In any story, voice reveals something about character. Who says what when and why will always offer some insight about the speaker (or the character who chooses not to speak). In a first-person narrative, as we all know, the narrator is a character and his/her voice is a crucial part of how we know and understand that character. In First-Person Narcissistic Narratives, the voice is not only a character, but in many cases, the voice is the story itself. Although examples do vary, many of these pieces have limited dialogue since the story is dominated by the telling, and the sentences and paragraphs are often stretched out in streams of consciousness. What is said and how it is said become more significant than the particulars of plot.
To illustrate, I will start by discussing Aimee Bender’s short story “Off,” from her 2005 collection Willful Creatures. The sentences and paragraphs in “Off” are notable to the eye, the ear, and the breath, and have an impact on the reading experience that can be discussed in a classroom. The style of the writing is an important feature to analyze—one that students tend to be especially adept at interpreting. As this story takes shape, we start to see paragraph-long sentences leading into three-plus page paragraphs. Prose written in such a style can affect our breath even when we are reading silently. That said, it is valuable (and sadistically entertaining) to ask students to read such passages aloud, to demonstrate how defying conventional sentence and paragraph structure can impact the reading experience and elicit a visceral reaction in the reader.
Prose written in such a style can affect our breath even when we are reading silently.
The opening lines of “Off” establish the setting and the actions that drive the plot, and they offer insight into the narrator’s frame of mind—the real story in this case:
At the party I make a goal and it is to kiss three men: one with black hair, one with red hair, the third blond. Not necessarily in that order. I’m alone at the party and I have my drink in a mug because by the time I got here, at the ideal moment of lateness, the host had used all her bluish glasses with fluted stems that she bought from the local home-supply store that all others within a ten-block radius had bought too because at some inexplicable point in time, everybody woke up with identical taste. I see two matching sweaters and four similar handbags. It’s enough to make you want to buy ugly except other people are having that reaction too and I spot three identically ugly pairs of shoes. There’s just nowhere to hide.11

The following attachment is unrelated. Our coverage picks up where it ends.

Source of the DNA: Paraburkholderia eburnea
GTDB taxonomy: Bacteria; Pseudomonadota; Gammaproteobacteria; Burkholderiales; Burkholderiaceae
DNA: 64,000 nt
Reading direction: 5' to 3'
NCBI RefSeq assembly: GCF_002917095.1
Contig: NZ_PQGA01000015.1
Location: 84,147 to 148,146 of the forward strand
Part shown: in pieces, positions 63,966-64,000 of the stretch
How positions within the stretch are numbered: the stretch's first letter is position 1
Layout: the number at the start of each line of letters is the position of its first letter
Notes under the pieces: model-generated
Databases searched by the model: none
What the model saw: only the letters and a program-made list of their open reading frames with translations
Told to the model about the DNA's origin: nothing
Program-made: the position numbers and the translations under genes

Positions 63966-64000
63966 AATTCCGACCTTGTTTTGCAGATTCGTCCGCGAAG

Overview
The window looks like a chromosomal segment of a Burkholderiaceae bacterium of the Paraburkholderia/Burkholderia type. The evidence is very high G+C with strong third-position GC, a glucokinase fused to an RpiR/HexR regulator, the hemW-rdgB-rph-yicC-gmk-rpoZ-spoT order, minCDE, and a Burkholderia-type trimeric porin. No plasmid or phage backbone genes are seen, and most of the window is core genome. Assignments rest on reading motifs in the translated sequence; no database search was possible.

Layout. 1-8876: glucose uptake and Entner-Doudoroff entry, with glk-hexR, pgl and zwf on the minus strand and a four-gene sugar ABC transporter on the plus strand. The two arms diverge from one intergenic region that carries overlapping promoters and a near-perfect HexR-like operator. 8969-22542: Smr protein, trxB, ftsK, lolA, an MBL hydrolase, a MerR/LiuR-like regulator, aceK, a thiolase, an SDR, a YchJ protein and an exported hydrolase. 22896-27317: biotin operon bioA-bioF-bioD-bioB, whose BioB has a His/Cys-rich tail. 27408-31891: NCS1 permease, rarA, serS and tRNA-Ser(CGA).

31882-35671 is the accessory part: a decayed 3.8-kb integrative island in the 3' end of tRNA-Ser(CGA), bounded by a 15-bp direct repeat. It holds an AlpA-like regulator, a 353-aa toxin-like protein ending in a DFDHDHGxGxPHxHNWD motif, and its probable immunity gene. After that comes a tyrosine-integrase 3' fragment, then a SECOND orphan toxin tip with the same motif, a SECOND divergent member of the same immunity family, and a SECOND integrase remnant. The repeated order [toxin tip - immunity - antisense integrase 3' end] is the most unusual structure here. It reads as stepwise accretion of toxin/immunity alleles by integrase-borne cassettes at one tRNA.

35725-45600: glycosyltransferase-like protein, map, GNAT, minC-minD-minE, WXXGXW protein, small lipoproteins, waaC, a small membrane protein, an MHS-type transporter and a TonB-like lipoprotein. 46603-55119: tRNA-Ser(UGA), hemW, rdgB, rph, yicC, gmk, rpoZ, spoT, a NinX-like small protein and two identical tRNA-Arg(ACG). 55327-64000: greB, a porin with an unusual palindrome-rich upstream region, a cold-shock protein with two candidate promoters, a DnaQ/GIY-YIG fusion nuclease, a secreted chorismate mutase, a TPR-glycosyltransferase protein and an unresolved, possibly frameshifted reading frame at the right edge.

From these opening lines, the scenario is established. Our narrator is at a party, and she has set an unusual, but obtainable goal. She arrives alone, and is very conscious about exactly when she arrives—“the ideal moment of lateness.” She is acutely aware of her surroundings and is critical of others whom she implies are as self-conscious as she is, but far more conformist and contrived.
As we read on, we learn more about our narrator not from her interactions with others as much as the way she describes her surroundings and encounters, all while she tries to fulfill the goal she has set in the opening line—the plot line, in this case. After finding a red-haired boy drunk on a couch, she invites him into the bedroom to help her look for a purse she has not actually brought to the party. When looking at the jackets and personal items heaped on the bed, she tells us: “I am rich, but I consider stealing some of the stuff because they are so trusting, these people, and I feel like wrecking their trust.”12 Now we can add the claim of wealth, along with jealousy and spite, to the details that open the story. By this very early point in the narrative, the narcissism is already suggested, but it gets more explicit as the story proceeds, not only by the content of what is said, but by the way the content is delivered. When the red-haired boy reveals that he remembers the narrator as the “one with the inheritance,” she tells him:
I was really good at painting too and he says, ‘Really? I don’t remember that.’ So I am through with him. … I turn around and he looms above me and I can see the freckles on his collarbone and that means he has a chest of freckles and a back of freckles and knees of freckles and freckled inner thighs and I was the best artist in grade school for several years until that dumb girl moved here from Korea, and he is laughing more because he knew me as a little kid and is remembering something and I barely remember what it was like to be a little kid so it seems rude that he would recall something about me that I couldn’t myself. If I can’t remember it, then it should mean no one else can either.13